BOOLEAN Algebra was developed by George Boole (1815- 1864), an English mathematician and logician.
The credit for applying the laws of Boolean algebra goes to Claude. E. Shannon, an electrical engineer. Claude. E. Shannon in the year 1938, suggested that Boolean algebra can be applied to problems arising in telephone switching circuits and for this reason Boolean algebra is also known as Switching Algebra.
The other noteworthy persons to realise the significance of this algebra were August De- Morgan, Alfred North -White Head and Beltrand Russell.
Perhaps no one at that time might have realised that this abstract algebra was going to result in development of modern high speed digital computers, which have revolutionized the whole world today.
In fact Boolean algebra placed the theory of switching circuits on firm mathematical footings, which resulted in simplification of these circuits by simple mathematical methods.
Before discussing the Boolean algebra and its applications to switching circuits, it is important to have the knowledge of the logical statements and various operations that can be performed on these statements, because Boolean algebra deals with these statements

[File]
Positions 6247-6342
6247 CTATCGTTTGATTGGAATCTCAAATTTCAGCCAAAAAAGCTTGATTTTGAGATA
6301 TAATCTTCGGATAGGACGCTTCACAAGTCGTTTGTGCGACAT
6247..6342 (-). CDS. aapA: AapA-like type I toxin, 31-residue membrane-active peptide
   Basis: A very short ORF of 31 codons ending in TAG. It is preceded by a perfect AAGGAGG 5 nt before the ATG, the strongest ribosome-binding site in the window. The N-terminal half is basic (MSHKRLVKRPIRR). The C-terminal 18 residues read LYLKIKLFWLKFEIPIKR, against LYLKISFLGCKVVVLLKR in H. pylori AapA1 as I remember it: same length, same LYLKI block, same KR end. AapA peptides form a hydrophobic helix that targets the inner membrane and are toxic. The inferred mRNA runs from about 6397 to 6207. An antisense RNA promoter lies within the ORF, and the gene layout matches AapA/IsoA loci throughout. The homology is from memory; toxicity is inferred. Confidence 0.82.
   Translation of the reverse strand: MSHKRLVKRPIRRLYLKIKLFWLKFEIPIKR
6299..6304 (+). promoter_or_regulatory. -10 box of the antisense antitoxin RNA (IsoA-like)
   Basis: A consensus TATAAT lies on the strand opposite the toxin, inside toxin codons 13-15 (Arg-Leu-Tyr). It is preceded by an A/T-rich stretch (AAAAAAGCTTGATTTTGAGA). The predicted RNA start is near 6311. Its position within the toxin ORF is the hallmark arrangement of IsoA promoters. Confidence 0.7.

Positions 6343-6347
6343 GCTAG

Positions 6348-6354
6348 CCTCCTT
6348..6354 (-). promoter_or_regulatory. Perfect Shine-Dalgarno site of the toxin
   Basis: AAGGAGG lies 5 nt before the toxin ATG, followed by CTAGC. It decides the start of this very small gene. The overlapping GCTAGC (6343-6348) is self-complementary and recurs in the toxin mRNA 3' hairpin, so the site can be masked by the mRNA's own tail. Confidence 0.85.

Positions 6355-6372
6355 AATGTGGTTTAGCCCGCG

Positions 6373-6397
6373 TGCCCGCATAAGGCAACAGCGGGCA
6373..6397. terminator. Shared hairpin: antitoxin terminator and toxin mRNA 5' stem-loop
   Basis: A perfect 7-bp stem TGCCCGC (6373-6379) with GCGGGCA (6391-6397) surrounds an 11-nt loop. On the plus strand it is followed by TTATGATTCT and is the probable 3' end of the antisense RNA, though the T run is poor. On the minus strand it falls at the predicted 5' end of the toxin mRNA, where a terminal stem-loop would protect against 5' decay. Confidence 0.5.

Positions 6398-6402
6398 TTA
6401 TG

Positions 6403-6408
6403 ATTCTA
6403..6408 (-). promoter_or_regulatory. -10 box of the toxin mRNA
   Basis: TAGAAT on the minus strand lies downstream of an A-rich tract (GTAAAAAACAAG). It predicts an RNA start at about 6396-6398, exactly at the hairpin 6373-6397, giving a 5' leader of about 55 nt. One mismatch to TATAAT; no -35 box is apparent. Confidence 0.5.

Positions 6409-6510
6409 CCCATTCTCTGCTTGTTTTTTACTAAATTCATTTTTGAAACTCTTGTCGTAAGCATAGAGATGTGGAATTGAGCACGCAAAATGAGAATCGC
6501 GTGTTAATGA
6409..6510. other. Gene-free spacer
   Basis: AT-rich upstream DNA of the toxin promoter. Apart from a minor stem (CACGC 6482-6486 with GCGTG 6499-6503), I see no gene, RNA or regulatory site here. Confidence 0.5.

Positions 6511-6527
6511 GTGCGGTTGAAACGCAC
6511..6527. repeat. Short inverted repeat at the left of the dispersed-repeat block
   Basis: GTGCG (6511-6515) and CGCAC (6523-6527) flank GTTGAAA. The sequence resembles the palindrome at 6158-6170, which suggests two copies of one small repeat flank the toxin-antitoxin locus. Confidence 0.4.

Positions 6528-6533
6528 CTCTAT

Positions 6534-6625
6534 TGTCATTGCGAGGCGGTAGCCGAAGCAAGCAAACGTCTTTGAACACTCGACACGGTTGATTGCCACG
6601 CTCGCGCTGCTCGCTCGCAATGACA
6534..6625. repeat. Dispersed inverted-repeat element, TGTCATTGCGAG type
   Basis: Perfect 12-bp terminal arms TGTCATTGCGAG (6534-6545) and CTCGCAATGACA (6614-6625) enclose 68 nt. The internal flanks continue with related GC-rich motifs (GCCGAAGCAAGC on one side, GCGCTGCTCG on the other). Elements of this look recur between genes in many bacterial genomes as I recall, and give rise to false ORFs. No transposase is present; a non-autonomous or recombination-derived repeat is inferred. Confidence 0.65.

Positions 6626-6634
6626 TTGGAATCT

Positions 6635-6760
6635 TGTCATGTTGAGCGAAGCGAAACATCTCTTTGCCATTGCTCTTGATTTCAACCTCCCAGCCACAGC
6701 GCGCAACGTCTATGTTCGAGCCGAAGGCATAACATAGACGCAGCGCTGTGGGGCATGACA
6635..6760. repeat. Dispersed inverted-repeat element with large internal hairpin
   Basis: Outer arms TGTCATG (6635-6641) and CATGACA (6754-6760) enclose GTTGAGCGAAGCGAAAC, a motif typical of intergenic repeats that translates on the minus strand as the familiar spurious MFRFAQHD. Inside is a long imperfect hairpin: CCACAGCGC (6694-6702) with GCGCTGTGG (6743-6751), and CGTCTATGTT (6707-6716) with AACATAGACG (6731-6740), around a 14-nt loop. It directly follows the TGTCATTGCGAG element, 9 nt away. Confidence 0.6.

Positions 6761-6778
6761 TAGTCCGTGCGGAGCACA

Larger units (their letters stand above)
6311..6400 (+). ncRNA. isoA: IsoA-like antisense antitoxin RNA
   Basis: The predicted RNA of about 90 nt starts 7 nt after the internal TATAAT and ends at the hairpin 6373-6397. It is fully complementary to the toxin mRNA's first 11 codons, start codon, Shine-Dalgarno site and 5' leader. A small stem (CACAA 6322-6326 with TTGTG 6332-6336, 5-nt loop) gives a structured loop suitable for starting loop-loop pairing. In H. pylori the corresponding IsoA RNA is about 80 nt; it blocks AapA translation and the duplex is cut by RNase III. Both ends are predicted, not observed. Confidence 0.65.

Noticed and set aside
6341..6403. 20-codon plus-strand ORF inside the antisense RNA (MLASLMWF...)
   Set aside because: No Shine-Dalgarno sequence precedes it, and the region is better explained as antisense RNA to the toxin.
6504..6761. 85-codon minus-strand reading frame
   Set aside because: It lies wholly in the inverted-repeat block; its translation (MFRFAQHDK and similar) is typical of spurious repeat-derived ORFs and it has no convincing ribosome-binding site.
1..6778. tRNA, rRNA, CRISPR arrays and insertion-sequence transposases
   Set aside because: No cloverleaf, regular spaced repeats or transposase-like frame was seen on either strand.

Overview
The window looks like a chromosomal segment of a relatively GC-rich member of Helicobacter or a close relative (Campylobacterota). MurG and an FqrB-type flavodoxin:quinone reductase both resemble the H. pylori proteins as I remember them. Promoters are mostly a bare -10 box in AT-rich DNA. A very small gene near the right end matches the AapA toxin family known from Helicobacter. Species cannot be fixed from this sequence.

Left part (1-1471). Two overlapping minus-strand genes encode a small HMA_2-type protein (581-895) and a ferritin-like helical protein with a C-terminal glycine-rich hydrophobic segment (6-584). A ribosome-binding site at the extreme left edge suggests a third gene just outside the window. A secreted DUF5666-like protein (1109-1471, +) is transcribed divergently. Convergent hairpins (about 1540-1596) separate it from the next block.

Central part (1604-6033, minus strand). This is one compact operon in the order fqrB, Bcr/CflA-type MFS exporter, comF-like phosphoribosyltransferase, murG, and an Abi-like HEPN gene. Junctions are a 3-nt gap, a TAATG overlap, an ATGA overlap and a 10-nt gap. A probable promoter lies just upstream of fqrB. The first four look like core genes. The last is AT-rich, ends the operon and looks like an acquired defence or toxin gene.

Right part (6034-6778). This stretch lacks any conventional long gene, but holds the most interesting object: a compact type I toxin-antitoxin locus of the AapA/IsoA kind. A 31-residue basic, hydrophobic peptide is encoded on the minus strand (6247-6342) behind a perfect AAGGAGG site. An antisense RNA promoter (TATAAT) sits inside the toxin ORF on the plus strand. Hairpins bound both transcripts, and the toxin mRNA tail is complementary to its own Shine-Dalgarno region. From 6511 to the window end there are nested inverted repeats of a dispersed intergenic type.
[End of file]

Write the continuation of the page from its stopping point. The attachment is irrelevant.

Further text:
- A computer may be programmed to make decisions based on certain statement.
- The truth and falsity of statement is know its truth value.
- A statement is either true or false, but not both.
- A statement having a truth value is called Logical Statement and
- The truth-values of a logical statement namely, True(T) or False(F) are also known as Logical Constants.
To understand, the meaning of a Logical Statement. Let us explain it with the following statements.
a) Please, go to the school.
b) May God fulfil your desires!
c) What are you doing?
d) 2+2=5 e) 2+2=4
f) Roses are red.
g) Violets are blue.
All the above stated statements are meaningful as each one of these conveys a particular meaning. However these statements differ in one respect.
For example, the statements a), b), c) can not be classified as true or false that means we can not say whether these statements are true or false.
On the other hand the statements d) is false, and e), f) & g) are true
In other words, the statements d), e), f) and g) have a truth value which may be true or false.
Hence the statements d), e), f) and g) are logical statements whereas the statements a), b) and c) are not logical statements. Thus, a logical statement may be defined as a meaningful statement, which has truth value as TRUE or FALSE.
An exclamatory statement Is not a logical statement, because such a statement has no truth value.